UNIVERSITÀ DEGLI STUDI DI BRESCIA
Università degli Studi di Brescia was officially established in 1982, building on previous courses given by the nearby Universities of Milan, Milan Polytechnic, and Parma. When it was founded, the University gathered three Schools: Engineering, Economics and Medicine. The School of Law was added in 1996. As a result, since November 1, 2012, the University of Brescia comprises eight departments offering quality programs and competitive research in areas related to Engineering, Health, Law, and Economics. With its 550 permanent academic staff, offers 24 undergraduate Degree programs, 17 postgraduate and 7 Doctoral Degree programs. In 2016, about 14300 students were enrolled. At present, Università degli Studi di Brescia counts more than 160 active financed research projects, 40 international and 120 nationally funded projects. 25 projects were funded within the 7th Framework Programme. The University participated in various programs such as FP5, FP6, FP7, COST actions, LIFE+, South East Europe Program, Erasmus Mundus, ACP Water Facility, Civil Justice and is currently participating in 13 projects within Horizon 2020. The support to the SCARABEUS project will be granted by two Full professors and one technician of the Energy Technology Group (ERGO), in the Department of Mechanical and Industrial Engineering. ERGO’s main research activities focuses on the study, analysis, and design of components involved in all the aspects of energy conversion, particularly in case of power plant operating with non-conventional working fluids (ORCs, closed gas cycles, Stirling engines). The main experimental activity of the Group is the assessment of the thermal stability of working fluids for closed cycle engines. This task is carried out in the Fluid Test Laboratory.
UBS will lead the activities of WP2 devoted to identify the most promising CO2 blending with particular attention to (i) compound identification, (ii) thermodynamic properties definition and (iii) thermal stability measurements.
Costante Invernizzi is Full professor of “Fluid Machinery and Energy Conversion Systems” at University of Brescia (Department of Mechanical and Industrial Ingeneering) since June 2018. He obtained a PhD in Energy in 1987 (Politecnico di Milano) and a degree in Nuclear Engineering in 1981 (Politecnico di Milano). Winner of the Harold Disney Prize 2008 of the Institution of Mechanical Engineers (with G Angelino e P Iora) and winner in 1985 of the Prize “Giovanni Francia” reserved to studies and researches on the “Alternative Energies”. He was coordinator of several research projects funded by the Ministry of University and Research (MURST) and by private and public companies. He is author and co-author of numerous scientific papers, mostly published in international journals, a book, and he holds a patent (now expired, with G Angelino) filed in 1996. The scientific activities mainly focus on the study of particular thermodynamic aspects and on the design of cycles and machinery for non-conventional heat engines: closed cycles using non- traditional working fluids (pure fluids or mixtures of fluids, in single- or in twophase conditions) even operating in zones of the thermodynamic diagram characterized by strong real gas effects. Typical applications of this type of engines can be in the field of heat recovery or in the use and conversion of renewable energies (geothermal, biomass, solar). Parallel to the theoretical activities he carries out experimental measurements for the evaluation of the thermal stability of organic fluids by means of an apparatus specifically made.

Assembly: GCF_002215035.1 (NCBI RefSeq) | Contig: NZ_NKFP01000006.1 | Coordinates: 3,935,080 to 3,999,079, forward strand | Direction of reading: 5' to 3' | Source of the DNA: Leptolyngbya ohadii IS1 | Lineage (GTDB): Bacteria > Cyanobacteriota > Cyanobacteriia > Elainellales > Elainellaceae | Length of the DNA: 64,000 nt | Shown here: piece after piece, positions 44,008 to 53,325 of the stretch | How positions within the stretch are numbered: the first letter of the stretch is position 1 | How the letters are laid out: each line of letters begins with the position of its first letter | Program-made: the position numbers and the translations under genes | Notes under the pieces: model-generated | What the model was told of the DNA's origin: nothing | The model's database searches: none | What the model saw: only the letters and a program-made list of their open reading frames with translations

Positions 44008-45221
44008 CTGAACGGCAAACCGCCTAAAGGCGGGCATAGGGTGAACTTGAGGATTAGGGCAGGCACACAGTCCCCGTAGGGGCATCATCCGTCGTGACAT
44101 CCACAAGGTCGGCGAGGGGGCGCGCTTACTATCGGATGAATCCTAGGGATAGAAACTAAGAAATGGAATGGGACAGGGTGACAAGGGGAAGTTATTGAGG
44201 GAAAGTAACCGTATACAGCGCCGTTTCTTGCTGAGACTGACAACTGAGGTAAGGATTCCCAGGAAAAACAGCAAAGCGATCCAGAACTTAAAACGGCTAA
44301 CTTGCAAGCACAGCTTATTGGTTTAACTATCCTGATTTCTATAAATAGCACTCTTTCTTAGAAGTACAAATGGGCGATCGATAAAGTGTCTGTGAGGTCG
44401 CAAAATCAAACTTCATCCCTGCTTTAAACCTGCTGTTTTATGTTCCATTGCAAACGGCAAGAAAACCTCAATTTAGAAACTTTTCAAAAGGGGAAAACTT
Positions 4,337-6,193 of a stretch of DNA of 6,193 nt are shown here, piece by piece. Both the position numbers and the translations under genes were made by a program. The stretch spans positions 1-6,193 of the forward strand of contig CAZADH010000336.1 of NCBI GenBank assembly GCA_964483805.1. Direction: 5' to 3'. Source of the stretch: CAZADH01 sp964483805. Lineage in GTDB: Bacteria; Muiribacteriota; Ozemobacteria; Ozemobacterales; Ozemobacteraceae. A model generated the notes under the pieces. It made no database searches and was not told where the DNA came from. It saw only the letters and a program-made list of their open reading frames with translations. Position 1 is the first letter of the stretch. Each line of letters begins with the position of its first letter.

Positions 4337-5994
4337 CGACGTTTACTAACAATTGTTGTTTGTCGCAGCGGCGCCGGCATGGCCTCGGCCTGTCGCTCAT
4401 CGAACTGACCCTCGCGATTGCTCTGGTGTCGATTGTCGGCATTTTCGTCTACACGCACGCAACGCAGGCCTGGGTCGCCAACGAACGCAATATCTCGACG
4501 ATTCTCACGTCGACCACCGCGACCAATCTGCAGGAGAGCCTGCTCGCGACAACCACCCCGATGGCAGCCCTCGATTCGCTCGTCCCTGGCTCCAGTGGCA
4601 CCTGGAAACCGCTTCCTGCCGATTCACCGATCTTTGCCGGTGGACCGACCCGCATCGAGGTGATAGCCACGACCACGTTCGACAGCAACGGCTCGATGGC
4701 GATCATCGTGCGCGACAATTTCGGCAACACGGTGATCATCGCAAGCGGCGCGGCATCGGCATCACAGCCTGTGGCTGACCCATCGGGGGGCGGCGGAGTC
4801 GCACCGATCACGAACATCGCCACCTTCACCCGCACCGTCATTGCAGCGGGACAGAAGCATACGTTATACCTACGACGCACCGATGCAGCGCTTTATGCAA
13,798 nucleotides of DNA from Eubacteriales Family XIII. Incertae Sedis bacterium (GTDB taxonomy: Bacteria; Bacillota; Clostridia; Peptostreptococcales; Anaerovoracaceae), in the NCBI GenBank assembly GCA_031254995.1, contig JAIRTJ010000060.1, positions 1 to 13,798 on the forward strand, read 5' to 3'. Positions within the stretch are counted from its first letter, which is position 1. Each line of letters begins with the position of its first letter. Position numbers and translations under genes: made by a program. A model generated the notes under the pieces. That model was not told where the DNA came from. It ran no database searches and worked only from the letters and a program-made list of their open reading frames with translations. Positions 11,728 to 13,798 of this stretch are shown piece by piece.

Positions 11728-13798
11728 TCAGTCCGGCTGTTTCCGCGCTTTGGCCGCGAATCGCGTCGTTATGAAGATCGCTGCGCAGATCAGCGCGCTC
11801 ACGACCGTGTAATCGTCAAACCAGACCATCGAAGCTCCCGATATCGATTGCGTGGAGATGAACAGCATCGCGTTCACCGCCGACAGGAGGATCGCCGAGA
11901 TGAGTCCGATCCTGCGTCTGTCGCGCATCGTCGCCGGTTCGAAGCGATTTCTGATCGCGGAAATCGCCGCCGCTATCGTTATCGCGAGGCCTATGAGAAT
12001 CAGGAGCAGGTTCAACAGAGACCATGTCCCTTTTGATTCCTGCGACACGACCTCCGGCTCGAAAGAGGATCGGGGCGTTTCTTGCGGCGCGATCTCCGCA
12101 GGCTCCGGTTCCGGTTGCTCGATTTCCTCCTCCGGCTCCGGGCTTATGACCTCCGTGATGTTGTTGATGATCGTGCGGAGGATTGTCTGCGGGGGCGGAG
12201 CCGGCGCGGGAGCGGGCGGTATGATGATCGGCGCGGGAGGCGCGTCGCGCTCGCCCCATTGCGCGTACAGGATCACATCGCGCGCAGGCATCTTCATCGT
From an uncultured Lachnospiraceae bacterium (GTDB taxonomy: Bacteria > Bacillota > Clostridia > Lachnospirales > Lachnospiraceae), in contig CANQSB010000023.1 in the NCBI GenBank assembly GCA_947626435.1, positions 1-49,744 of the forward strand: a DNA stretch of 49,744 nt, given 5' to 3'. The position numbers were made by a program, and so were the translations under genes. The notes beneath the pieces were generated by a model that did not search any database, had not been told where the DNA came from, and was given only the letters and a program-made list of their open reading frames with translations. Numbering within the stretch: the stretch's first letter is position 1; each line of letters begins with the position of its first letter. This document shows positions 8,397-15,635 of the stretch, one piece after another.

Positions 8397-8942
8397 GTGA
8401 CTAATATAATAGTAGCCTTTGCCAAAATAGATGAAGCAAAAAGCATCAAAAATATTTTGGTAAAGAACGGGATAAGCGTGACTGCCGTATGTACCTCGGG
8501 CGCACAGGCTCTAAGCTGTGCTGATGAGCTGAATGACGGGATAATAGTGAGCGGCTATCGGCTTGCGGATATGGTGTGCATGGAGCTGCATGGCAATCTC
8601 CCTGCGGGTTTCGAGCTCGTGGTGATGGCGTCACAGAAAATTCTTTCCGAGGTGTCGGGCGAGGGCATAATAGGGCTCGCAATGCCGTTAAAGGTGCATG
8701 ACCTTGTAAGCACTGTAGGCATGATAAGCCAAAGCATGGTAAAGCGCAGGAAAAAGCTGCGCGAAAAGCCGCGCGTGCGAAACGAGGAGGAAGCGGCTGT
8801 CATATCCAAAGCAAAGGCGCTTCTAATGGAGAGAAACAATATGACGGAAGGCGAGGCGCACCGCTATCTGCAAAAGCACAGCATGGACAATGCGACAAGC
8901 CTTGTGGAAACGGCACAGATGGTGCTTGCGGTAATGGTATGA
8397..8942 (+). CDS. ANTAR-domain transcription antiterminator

Paolo Iora is Full professor of “Energy and Environmental Systems” at the Department of Mechanical and Industrial Engineering, University f Brescia sinceJune 2018. He graduated in Mechanical Associated with document Ref. Ares(2019)1571276 – 08/03/2019 814985 – SCARABEUS – Part B 72 Engineering at the University of Brescia (2000) and worked as Postgraduate Student from December 2003 to April 2004 at Department of Chemical Engineering and Chemical Technology of Imperial College (London), focusing on the development of dynamic simulation models for high temperature fuel cells. In 2005 he took his doctorate in Energetics, at Politecnico di Milano. From January to April 2010 he was visiting professor at the Mechanical Engineering Department of Massachusetts Institute of Technology (MIT), working on the development of advanced hydrogen storage systems for PEMs. In September 2012 he was visiting professor in the same Department, collaborating on energy policy for cogeneration plants and fossil-renewable hybrid plants. His research activities mainly focus on advanced systems for energy conversion and storage. He is author of 32 papers published on peer review international journals, and numerous contribution presented in national and international conferences.